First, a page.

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‘Low #1:’ Advance Comic Book Review

I’ve been outta the comic book loop the last few months while dealing with some personal matters. I fell way behind on all of my favorite series. Too far behind. Rather than undertake the massive effort of catching myself up on all of them, I bided my time until something new popped up that piqued my interests. And, boy, did Low pique it. I’m a sucker for anything remotely sci-fi, so I was pretty sure going into it that I was going to enjoy the story that followed. I was more than right.

Rick Remender (Black Science, and a slew of other titles), in addition to some of my other favorite writers and creators, have been going back to their childhood for inspiration for their work. In the music world, Jack White “collaborated” with his younger self’s writing to come out with the amazing Lazaretto. In the Afterword of Low, Remender discusses his earliest memories of learning about the inevitability that the sun will go supernova and engulf our planet, and there’s nothing that can be done about it, and it was while reading a National Geographic article on the subject as an adult that he started revisiting those feelings, which, in turn, provided the basis for Low.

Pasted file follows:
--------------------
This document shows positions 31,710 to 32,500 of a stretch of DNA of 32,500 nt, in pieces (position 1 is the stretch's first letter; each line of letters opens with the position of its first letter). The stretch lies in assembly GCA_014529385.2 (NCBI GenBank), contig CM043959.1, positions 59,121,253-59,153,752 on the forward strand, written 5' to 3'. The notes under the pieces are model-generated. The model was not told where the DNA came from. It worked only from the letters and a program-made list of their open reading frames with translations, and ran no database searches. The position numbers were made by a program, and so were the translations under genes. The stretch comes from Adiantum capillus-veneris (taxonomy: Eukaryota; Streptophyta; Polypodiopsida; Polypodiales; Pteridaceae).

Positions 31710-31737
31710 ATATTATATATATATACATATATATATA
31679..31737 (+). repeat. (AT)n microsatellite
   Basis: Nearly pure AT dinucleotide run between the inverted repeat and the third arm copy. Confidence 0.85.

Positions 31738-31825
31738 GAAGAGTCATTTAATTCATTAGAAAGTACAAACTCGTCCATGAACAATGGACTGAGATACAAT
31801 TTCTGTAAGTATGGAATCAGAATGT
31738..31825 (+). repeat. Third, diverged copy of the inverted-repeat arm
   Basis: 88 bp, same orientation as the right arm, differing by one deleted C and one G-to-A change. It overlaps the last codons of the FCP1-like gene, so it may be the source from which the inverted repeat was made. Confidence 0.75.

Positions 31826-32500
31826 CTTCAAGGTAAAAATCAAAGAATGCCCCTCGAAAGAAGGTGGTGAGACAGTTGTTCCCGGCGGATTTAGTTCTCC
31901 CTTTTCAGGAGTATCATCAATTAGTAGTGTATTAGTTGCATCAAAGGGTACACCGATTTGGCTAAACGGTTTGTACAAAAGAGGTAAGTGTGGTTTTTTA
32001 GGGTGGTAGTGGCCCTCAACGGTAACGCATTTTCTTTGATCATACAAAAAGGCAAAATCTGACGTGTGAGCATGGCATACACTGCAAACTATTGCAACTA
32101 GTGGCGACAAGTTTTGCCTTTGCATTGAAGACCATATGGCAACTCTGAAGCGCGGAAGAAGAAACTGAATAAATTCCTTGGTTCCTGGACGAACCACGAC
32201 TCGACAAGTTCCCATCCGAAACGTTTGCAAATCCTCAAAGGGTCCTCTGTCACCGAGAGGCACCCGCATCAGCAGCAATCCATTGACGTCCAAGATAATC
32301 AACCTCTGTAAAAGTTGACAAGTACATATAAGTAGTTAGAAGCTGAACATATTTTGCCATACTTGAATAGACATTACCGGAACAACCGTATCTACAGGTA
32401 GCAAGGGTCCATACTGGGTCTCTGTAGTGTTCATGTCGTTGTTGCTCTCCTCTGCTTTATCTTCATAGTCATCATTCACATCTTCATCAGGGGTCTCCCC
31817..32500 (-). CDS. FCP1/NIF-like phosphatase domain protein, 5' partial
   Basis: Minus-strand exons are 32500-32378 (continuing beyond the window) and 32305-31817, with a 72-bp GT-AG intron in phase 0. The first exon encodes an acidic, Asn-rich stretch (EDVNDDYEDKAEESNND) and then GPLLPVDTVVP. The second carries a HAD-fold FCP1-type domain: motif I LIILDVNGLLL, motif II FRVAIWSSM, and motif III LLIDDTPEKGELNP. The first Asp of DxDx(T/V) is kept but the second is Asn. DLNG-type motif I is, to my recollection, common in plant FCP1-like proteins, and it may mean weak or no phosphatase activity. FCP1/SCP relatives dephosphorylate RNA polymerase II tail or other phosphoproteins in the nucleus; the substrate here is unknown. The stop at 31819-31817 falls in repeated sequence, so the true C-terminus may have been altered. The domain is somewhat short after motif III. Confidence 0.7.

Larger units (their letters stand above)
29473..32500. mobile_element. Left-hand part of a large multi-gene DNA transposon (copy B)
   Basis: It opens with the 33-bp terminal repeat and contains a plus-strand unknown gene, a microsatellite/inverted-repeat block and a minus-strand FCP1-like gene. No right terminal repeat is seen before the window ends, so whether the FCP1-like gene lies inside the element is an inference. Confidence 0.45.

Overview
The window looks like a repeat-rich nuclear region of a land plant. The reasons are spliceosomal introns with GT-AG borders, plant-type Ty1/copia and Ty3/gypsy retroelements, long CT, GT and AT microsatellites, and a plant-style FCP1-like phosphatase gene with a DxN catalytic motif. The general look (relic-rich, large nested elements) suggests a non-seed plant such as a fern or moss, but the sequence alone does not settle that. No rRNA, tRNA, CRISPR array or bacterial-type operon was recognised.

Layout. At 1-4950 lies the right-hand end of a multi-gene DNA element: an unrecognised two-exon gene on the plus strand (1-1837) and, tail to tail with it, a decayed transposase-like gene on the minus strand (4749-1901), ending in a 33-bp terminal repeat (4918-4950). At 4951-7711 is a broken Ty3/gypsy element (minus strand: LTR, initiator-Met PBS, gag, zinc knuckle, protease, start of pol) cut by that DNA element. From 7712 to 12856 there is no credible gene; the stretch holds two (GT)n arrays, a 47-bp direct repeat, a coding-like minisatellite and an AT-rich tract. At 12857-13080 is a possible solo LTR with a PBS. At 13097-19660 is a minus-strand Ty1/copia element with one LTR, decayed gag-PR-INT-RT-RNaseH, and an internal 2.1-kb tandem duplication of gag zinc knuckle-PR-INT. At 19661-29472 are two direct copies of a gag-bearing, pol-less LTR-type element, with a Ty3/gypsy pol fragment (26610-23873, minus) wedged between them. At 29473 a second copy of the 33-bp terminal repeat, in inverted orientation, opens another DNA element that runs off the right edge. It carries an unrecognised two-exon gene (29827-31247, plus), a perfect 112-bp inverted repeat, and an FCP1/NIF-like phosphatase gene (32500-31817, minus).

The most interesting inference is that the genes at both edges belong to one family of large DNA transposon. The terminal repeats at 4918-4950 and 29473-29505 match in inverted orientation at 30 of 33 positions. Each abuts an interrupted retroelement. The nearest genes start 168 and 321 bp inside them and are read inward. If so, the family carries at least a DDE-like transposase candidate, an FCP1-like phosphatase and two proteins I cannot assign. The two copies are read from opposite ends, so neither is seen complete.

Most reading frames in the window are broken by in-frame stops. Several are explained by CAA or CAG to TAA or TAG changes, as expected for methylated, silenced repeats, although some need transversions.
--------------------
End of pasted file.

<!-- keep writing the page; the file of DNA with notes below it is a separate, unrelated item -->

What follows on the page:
I had a blast reading the first issue. It does what every great first issue needs to do. Sucks you in. I’m fascinated by the world that Remender has created here. Set thousands of years in the future, humanity has moved under the sea into cities that shield them from the radiation in order to preserve themselves while they work to find a habitable planet to move to. That’s Stel’s belief. Her husband Johl, on the other hand, is trying to prepare their family for the worst-case scenario. On their family’s first trip outside the city, they encounter the series’ villains, the Scurvies, who have a score to settle. Low is everything you want from a good sci-fi; it has humor, heart, a great concept, and, above all, it’s captivating. Especially with the wonderful Greg Tocchini’s artwork bringing it to life. Tocchini (The Last Days of American Crime) illustrates beautiful panels and splashes that make me want to live within them and this world.

I’m excited to see what the future holds for this series. If you like sci-fi, adventure, and comics, give Low a read today!

Overall:  9/10

Dean Zarbaugh, Fanbase Press Contributor



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